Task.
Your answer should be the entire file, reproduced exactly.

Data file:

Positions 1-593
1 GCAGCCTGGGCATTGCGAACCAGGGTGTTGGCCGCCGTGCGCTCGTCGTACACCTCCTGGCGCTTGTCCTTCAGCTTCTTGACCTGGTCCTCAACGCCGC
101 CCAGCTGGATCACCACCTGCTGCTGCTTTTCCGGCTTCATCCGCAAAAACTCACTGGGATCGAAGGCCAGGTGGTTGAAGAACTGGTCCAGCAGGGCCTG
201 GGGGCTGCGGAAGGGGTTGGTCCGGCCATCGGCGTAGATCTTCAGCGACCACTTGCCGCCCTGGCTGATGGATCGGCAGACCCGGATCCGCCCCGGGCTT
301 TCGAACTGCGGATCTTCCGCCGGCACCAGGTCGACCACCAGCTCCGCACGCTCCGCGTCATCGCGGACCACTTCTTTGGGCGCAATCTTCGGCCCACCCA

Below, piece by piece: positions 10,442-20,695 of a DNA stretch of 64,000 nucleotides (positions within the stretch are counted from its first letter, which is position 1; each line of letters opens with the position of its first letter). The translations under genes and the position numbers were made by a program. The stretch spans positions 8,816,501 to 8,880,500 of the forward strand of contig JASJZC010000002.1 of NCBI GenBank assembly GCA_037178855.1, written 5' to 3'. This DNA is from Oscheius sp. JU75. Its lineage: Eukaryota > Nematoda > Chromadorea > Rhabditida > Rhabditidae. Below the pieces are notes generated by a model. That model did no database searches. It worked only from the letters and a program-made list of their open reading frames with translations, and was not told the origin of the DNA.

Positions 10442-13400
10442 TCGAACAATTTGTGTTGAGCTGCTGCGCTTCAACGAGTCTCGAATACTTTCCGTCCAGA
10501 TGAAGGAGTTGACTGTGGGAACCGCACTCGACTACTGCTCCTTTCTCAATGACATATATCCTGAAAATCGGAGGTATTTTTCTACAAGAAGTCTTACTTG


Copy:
Positions 1-593
1 GCAGCCTGGGCATTGCGAACCAGGGTGTTGGCCGCCGTGCGCTCGTCGTACACCTCCTGGCGCTTGTCCTTCAGCTTCTTGACCTGGTCCTCAACGCCGC
101 CCAGCTGGATCACCACCTGCTGCTGCTTTTCCGGCTTCATCCGCAAAAACTCACTGGGATCGAAGGCCAGGTGGTTGAAGAACTGGTCCAGCAGGGCCTG
201 GGGGCTGCGGAAGGGGTTGGTCCGGCCATCGGCGTAGATCTTCAGCGACCACTTGCCGCCCTGGCTGATGGATCGGCAGACCCGGATCCGCCCCGGGCTT
301 TCGAACTGCGGATCTTCCGCCGGCACCAGGTCGACCACCAGCTCCGCACGCTCCGCGTCATCGCGGACCACTTCTTTGGGCGCAATCTTCGGCCCACCCA

Below, piece by piece: positions 10,442-20,695 of a DNA stretch of 64,000 nucleotides (positions within the stretch are counted from its first letter, which is position 1; each line of letters opens with the position of its first letter). The translations under genes and the position numbers were made by a program. The stretch spans positions 8,816,501 to 8,880,500 of the forward strand of contig JASJZC010000002.1 of NCBI GenBank assembly GCA_037178855.1, written 5' to 3'. This DNA is from Oscheius sp. JU75. Its lineage: Eukaryota > Nematoda > Chromadorea > Rhabditida > Rhabditidae. Below the pieces are notes generated by a model. That model did no database searches. It worked only from the letters and a program-made list of their open reading frames with translations, and was not told the origin of the DNA.

Positions 10442-13400
10442 TCGAACAATTTGTGTTGAGCTGCTGCGCTTCAACGAGTCTCGAATACTTTCCGTCCAGA
10501 TGAAGGAGTTGACTGTGGGAACCGCACTCGACTACTGCTCCTTTCTCAATGACATATATCCTGAAAATCGGAGGTATTTTTCTACAAGAAGTCTTACTTG